Hammett, Dashiel. Marcus, Steven, ed. Hammett: Complete Novels. New York: Library of America, 1999.
(The book was originally published in 1931.)
So, friends of mine in
Although I’ve read Raymond Chandler and Ross Macdonald, both of whom I love, I’d never, for some reason, read any Hammett. Being the movie illiterate that I am, I haven’t even seen such classics as The Maltese Falcon or The Thin Man (although that one featured in Shirley Damsgaard’s Witch Way to Murder, which is the last mystery I read), so this was a good “opening act” for me as far as this new book discussion group goes. What was nice about this particular book is that, although most of Hammett apparently takes place out west
Now that I’ve had this brief introduction to Hammett (and sticking to my new “give every author at least two chances rule,” I will be reading more, especially since a friend of mine upon hearing I was reading him told me to “drop everything and read The Maltese Falcon”), I can say that maybe the reason I haven’t read Hammett is that I somehow intuited I wasn’t going to like him as much as Chandler and Macdonald. That’s not to say he isn’t terrific and that I didn’t enjoy this book; it’s just to say, based on this one book, I like the other two authors better.
However, one of my father’s favorite quotes (or at least it was when we were children, apt to be complaining about how you can’t get good pizza in England or you can’t get good chocolate in America) is “Comparisons are odious,” so let’s quit comparing (although, is it really possible to write about one of these authors without comparing him to the other two?) and get down to the business of talking about the book. First of all, you may want to give yourself a double shot of testosterone before settling down in your huge, dark brown, leather chair facing the deer head on the wall, whiskey glass in one hand, cigar in other, to read this book. Then again, maybe you don't need to dose yourself as this book could serve as the double shot of testosterone you’ve needed to help you face that nasty co-worker/neighbor/other driver. I’m not complaining: must be the tomboy in me who every so often really loves a good, testosterone-laden read. Just don’t expect to find any realistic female characters.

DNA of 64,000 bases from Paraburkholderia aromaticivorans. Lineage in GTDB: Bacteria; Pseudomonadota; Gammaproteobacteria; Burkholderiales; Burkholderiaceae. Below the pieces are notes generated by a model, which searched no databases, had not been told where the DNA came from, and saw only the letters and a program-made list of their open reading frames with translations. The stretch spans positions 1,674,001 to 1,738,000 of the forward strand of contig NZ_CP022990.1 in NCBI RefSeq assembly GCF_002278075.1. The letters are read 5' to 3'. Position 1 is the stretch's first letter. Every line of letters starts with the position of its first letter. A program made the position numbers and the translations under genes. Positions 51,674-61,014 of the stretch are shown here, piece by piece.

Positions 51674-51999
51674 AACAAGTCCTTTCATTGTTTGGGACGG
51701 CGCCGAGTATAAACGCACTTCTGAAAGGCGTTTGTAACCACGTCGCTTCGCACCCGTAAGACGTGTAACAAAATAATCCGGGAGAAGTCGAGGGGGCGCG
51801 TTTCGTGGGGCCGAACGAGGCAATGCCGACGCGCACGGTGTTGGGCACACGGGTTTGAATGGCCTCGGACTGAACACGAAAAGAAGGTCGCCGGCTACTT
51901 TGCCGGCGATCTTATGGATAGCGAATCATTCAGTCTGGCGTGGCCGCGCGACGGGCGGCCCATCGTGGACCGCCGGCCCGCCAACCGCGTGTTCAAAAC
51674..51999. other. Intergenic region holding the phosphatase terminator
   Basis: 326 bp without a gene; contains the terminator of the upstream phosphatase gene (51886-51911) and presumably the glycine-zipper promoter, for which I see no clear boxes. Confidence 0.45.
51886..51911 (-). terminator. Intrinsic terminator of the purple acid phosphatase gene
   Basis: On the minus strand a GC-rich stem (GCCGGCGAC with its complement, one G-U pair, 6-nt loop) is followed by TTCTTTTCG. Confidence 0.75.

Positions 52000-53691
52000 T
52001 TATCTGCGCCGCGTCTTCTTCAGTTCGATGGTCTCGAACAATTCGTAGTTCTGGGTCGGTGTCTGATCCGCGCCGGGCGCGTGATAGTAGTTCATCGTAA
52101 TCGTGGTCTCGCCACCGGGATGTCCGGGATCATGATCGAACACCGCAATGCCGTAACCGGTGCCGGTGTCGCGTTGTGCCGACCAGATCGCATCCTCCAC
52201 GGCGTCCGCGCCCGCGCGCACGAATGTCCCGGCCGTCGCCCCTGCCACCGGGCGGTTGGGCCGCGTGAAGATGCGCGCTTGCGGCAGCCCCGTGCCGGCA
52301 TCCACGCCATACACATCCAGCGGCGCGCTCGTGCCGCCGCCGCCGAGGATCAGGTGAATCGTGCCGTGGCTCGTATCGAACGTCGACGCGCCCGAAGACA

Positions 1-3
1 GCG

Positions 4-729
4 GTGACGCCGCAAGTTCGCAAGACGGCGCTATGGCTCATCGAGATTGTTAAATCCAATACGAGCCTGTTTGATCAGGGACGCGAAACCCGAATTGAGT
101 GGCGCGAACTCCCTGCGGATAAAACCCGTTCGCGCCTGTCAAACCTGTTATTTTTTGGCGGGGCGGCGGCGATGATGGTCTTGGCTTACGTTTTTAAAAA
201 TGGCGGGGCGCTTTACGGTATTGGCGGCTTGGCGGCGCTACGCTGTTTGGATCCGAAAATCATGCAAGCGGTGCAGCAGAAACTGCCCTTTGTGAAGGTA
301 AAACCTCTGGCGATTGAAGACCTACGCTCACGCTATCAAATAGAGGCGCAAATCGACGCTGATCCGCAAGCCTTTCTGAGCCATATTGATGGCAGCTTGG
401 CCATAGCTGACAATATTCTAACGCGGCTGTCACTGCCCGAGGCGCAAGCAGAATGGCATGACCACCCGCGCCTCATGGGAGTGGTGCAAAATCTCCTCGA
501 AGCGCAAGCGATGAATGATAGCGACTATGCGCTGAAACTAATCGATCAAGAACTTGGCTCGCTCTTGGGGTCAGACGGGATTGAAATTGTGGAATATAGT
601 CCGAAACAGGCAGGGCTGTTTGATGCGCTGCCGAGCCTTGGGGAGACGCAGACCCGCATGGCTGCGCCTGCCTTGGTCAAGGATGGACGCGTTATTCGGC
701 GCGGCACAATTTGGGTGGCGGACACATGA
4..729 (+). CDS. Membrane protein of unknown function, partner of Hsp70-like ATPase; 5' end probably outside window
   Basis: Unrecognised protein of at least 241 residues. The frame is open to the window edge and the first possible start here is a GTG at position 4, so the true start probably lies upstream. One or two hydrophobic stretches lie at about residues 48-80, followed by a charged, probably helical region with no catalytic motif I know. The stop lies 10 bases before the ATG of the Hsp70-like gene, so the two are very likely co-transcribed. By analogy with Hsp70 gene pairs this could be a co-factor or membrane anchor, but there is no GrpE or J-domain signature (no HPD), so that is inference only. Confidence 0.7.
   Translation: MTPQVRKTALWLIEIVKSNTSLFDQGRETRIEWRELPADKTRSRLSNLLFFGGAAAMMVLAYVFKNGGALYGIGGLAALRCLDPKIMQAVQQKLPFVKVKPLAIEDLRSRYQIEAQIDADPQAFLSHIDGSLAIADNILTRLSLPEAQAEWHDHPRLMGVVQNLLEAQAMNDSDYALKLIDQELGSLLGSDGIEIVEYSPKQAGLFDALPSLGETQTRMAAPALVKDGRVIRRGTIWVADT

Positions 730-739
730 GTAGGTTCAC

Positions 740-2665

In a (teeny-tiny) nutshell (one even the squirrels can barely find, because I so hate to give away plot), The Glass Key is about gambler and political-fixer Ned Beaumont who happens across the dead body of a Senator’s son. This is hard-boiled fiction, so naturally, we have plenty of rough-and-tough guys (including Mr. Beaumont, of course – a tall, thin, dark and handsome sort of rough-and-tough), corrupt politicians, and the mob all involved. We also have some young, angry, tough-talking ladies. And we have mysterious, threatening clues, along with someone who seems to be the obvious murderer. That’s all I’m revealing. Oh, except for the fact that you’ll also come across plenty of telephone-bells ringing (when did telephones ditch their bells and begin to ring on their own?) and people who smile tepidly, which they no longer do now that adverbs are sinful. Tell me I’m hell-bound, but I just love people who smile tepidly.